Looking at the caption, some of my readers may be smiling, since almost all the businesses in Bangladesh are either family-owned or family-managed or run like family businesses. Nothing wrong in this; even in the United States, a large number of the businesses are family-owned.
A friend teaching at a business school in the United States of America asked me- how did the family owned businesses evolved over time in Bangladesh? How many of them do truly believe in 'global best practices'? How many of them do follow the doctrine of 'right person for the right job'? How many of them are investing in their second generation? Do they share their successes with their employees or at least top performing employees? Do they have any succession plan? How is their internal governance? How many of them have gone public? And how many of them can boast of having proper information technology or financial management system?
I didn't have much of an answer. I was scratching my head and trying to have a 'run-down' of our family-run businesses. From Abul Bidi or now Abul Khair group in Chittagong, Sheikh Akijuddin's Akij group from Navaron, Jessore, or PHP group established by Sufi Mizanur Rahman, Mostafa Group or Elias brothers in Chittagong, City Group or Meghna Group in Dhaka, or even Square Group, Transcom Group, ACI group or Apex or Opex group; these are all examples of family-run businesses. Almost all of them have annual sales turnover in excess of Taka 20 billion or USD 250 million or above. How do they stand against family-run businesses in India or Indonesia? In fact, there is no comparison. Most of the businesses in Bangladesh are 'old fashioned', though may be quite profitable.
Though some of them command respectable share of the global 'supply chain', they are quite weak in internal governance. Many of them don't have any succession plan and are not aware of what businesses they should be in and what businesses they should avoid. Unlike India, most of their sons and daughters are either 'too pampered' or could not go nearer to a good college or university. They are even afraid of recruiting well educated 'secretaries' or many may not have anyone like this. Most of their senior executives are their relatives or close family persons.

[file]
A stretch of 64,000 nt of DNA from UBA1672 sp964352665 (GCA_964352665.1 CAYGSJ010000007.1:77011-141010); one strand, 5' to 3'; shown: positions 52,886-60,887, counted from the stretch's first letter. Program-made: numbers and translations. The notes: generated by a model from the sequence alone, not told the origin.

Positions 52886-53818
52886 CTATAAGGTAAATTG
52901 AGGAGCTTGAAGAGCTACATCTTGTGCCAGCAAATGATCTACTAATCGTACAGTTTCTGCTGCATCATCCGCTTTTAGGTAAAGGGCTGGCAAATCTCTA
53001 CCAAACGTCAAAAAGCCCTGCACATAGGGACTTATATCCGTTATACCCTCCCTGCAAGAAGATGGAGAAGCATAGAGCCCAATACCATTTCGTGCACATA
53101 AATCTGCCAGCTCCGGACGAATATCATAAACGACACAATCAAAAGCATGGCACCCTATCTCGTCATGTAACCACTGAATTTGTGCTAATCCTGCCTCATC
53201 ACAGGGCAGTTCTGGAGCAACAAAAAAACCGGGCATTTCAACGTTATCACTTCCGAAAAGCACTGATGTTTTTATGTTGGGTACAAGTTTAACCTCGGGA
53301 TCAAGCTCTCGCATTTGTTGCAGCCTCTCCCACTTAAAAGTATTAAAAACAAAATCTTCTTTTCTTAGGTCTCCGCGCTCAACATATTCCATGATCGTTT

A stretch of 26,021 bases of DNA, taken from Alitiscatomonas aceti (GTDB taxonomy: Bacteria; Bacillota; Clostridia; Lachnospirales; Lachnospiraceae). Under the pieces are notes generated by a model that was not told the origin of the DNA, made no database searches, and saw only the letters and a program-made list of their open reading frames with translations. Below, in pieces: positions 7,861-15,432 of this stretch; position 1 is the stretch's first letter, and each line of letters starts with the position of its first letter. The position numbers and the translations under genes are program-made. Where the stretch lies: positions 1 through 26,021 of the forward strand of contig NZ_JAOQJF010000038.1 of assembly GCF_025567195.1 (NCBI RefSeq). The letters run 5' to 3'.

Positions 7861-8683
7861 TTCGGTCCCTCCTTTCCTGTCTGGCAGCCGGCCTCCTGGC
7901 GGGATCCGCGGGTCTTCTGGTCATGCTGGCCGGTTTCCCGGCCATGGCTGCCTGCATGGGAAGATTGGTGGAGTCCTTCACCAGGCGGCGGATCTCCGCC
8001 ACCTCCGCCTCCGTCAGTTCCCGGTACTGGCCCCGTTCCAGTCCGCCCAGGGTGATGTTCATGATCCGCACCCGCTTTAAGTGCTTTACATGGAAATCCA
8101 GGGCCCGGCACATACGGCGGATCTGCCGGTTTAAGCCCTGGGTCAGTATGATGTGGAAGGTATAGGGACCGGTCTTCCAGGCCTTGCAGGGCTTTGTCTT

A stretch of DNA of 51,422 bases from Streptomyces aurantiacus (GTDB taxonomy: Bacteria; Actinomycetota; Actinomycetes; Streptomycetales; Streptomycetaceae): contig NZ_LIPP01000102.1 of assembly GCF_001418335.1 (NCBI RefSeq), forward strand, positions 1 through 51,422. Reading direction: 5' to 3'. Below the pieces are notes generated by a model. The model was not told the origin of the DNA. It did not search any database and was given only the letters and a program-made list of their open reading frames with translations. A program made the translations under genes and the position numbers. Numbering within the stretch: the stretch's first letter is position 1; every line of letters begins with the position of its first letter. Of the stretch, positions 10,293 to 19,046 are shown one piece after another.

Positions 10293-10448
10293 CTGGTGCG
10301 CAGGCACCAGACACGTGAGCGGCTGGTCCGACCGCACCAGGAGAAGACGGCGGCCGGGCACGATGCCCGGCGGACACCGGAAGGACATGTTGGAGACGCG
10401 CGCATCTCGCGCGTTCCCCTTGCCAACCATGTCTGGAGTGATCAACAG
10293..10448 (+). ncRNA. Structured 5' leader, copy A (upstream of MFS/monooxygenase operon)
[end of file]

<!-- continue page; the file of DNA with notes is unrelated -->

They have many things in common. Most of them would either employ a retired civil servant or military person or a retired senior banker as their adviser but treat them as 'personal secretaries' or use them to get the best out of the regulators. I have seen many of them, though always crying for good people, don't have any single business graduate, other than their own relatives in their organisations. Though many of them are now putting up 'state of the art plants', their culture of embracing information technology is very poor. Most of them are dependent on borrowing from banks and other sources. Even if some of them are publicly listed, they run those as their 'pocket companies'; having a slur of `manipulation'. They don't raise money for expansion or share their successes with common people. Few of them literally take the common people for a 'ride' through the capital market route. Many of the family companies 'play around' in the capital market, but they never want to be listed. Most of them maintain two 'books of accounts' -- the audited one hardly shows any profit and the other one is 'in house' showing hefty profit. Banks here don't mind lending to them based on 'in house' financials. Another common thing is -- most of them are God-fearing and perform 'Hajj' or Umrah on a regular basis. Many of them though try to avoid paying taxes, but found to be quite regular in paying 'Zakat' (shariah way of sharing wealth with poor)
My friend asked me -- how are their sons and daughters doing? Most of their daughters would be married once grown up, enjoy the wealth made by husband or parents. Even the sons, though educated at home and abroad, living in the digital world, surprisingly share the vices of their parents -- avoid paying taxes, compromise with quality, shy of ensuring proper internal control and management practices. They were taught in the universities but they are found to be aggressive as their fathers or may be arrogant too. They can `smell' money more than their parents and won't hesitate to bribe right and left.
Most of the family business owners would have vast landed property beyond their living houses or flats; some of them would lead a simple life but their sons would drive latest Mercedes or BMW cars. Good part is, most of them are quite humble in nature and would like to share their earnings with any banker, government officials or as such anyone, if they are making money. Recent trend says, many of them would like to own a newspaper, television or at least an FM Radio station, in order to avoid quizzing from 'disciplining forces' during special times. There is a recent trend for them to own offshore properties. Some of their families even don't stay in the country. The trend also says, while many of them wanted to get their daughters married to a civil servant or an Army Captain or Major in the past, they now mostly look for businessmen. They may be semi-literate, but many of them own universities.
There are exceptions too. Some of them are well educated and have sent their children to very good colleges and universities abroad. They have returned and are now significantly contributing towards improvement of the business practices within the group as well as across the industry. However, the trend could be made a little healthier by accepting international best practices or ensuring proper governance.
(Mamun Rashid is a banker and economic